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just got a new HP netbook with no optical drive and guide said I should be able to share the optical drive of another windows computer. The netbook is running Windows 7 and the laptop, also HP, with the internal optical drive is running Windows XP Media Center Edition. I have wireless network that both the laptop and netbook access without a problem. The instructions did not seem to work in my case. When I right clicked on Properties of the optical drive and went to the Sharing tab, there was no selction for Advanced Sharing as the instructions said. XP made me go to Network wizard and set up a network, (which I already had). After doing that I could not access the drive from Windows 7. Has anyone benn able to do this?

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for some uses a network share might not be enough. you won't be able to burn a CD/DVD over a network share, for example. –  quack quixote Apr 5 '10 at 3:20

2 Answers 2

You can enable the "Advanced Sharing" (this is a bad name, the tab on the dialog still only says "Sharing) by following Windows XP Networking guide.

To Turn on Advanced File Sharing

  1. In Windows Explorer, click Tools, then click Folder Options.
  2. On the View tab, in the Advanced Settings area, click to clear the Use Simple File Sharing (Recommended) check box.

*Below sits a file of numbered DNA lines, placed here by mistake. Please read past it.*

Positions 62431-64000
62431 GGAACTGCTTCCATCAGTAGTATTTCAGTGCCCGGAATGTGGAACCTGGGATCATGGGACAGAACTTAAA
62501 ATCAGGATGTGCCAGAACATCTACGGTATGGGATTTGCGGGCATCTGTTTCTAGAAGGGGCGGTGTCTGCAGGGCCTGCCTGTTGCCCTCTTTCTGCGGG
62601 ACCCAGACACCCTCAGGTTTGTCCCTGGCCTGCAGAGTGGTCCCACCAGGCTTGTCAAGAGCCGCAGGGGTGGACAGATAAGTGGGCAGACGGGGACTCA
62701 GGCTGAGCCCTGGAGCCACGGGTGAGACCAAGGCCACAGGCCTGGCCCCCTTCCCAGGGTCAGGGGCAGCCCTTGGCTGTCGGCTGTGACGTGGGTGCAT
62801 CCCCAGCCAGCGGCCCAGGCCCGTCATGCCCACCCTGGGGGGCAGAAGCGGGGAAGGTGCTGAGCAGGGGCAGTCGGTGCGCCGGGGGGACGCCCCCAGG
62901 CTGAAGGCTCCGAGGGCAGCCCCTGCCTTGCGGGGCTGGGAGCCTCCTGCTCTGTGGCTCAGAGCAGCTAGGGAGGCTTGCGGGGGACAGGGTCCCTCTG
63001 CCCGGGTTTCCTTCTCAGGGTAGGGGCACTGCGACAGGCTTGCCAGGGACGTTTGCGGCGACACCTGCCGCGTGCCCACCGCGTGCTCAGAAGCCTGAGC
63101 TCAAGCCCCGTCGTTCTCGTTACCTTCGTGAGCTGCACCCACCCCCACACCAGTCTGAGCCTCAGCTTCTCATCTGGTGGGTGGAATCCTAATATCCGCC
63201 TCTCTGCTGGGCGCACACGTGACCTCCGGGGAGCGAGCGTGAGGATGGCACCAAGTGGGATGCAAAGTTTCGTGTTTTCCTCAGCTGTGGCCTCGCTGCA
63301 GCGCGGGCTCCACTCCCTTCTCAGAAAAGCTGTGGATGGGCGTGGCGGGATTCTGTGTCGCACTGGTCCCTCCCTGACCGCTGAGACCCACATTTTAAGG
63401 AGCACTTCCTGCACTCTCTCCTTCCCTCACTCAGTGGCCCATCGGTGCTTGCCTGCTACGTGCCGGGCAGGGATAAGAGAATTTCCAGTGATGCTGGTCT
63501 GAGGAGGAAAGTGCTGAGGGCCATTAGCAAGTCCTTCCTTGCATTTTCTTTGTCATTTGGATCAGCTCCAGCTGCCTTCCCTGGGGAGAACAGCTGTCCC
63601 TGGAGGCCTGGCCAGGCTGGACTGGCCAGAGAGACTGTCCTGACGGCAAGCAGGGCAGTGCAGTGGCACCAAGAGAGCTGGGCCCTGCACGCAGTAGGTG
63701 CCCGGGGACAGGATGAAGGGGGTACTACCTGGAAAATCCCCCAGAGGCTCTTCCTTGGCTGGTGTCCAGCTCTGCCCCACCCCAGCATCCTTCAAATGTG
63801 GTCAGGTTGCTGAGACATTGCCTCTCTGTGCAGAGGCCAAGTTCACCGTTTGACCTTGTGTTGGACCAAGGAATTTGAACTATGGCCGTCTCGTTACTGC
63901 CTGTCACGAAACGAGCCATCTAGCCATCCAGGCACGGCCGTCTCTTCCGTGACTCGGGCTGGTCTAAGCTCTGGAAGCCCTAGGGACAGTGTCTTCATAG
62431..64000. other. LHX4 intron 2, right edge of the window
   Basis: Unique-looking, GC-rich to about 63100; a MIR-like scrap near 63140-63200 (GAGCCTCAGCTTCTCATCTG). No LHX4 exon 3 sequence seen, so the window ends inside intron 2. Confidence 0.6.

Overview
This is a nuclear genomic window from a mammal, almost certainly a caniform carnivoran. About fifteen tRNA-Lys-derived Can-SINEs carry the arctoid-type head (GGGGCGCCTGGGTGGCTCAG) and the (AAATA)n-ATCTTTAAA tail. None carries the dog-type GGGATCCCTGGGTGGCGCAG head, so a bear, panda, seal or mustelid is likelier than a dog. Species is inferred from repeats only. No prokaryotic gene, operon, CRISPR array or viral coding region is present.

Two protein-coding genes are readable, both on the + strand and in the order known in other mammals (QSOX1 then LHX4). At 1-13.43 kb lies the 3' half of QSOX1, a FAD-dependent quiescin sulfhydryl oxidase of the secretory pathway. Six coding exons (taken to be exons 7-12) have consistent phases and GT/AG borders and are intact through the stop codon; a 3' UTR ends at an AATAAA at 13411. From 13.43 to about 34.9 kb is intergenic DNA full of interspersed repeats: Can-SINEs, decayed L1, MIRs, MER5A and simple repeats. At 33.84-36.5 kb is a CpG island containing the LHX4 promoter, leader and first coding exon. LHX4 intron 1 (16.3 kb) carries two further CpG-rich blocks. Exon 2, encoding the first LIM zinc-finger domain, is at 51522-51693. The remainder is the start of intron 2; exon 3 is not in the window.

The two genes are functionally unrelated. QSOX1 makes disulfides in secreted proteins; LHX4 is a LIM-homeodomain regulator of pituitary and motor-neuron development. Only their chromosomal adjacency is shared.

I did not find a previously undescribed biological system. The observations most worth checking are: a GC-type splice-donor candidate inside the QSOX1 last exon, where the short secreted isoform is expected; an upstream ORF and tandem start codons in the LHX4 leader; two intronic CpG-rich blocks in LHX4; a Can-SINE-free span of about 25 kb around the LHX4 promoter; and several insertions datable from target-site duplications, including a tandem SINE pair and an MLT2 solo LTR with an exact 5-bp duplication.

...

To Share a Folder Using Advanced File Sharing

  1. Right–click the folder you want to share, and then click Sharing and Security. What you'll see is the advanced Sharing tab in Figure 2.
  2. Click to select the Share This Folder check box.
  3. In the Share Name box, enter the name of the share the way you want it to look on the network. I usually leave the share name the same as the folder name, but you might want to use a more descriptive name.
  4. Click Permissions, and then edit the list of users who have access to the share. You can give each user or group full control of the share, permit them to change, or just read files.
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What I was looking for is called iSCSI, which stands for Internet-SCSI. SCSI is what computers use to connect peripheral devices like hard disks and optical drives. So iSCSI is like "connecting a hard disk or a CD drive over a network".

It seems to me that there are many solutions to do this, one solution that works for me (and is for free) is Alcohol 52% as iSCSI-target and Microsoft iSCSI Software Initiator as iSCSI-Initator/Client (which is installed by default on Win7). A guide can be found at the Alcohol support page. Remember that Alcohol 120% is not Alcohol 52%, Alcohol 52% can be downloaded for free.

After setup I tested the configuration and noticed that after a restart, the iSCSI-target could not be found. But after a restart of the iSCSI Service which is called "StarWind iSCSI Service" it works again.

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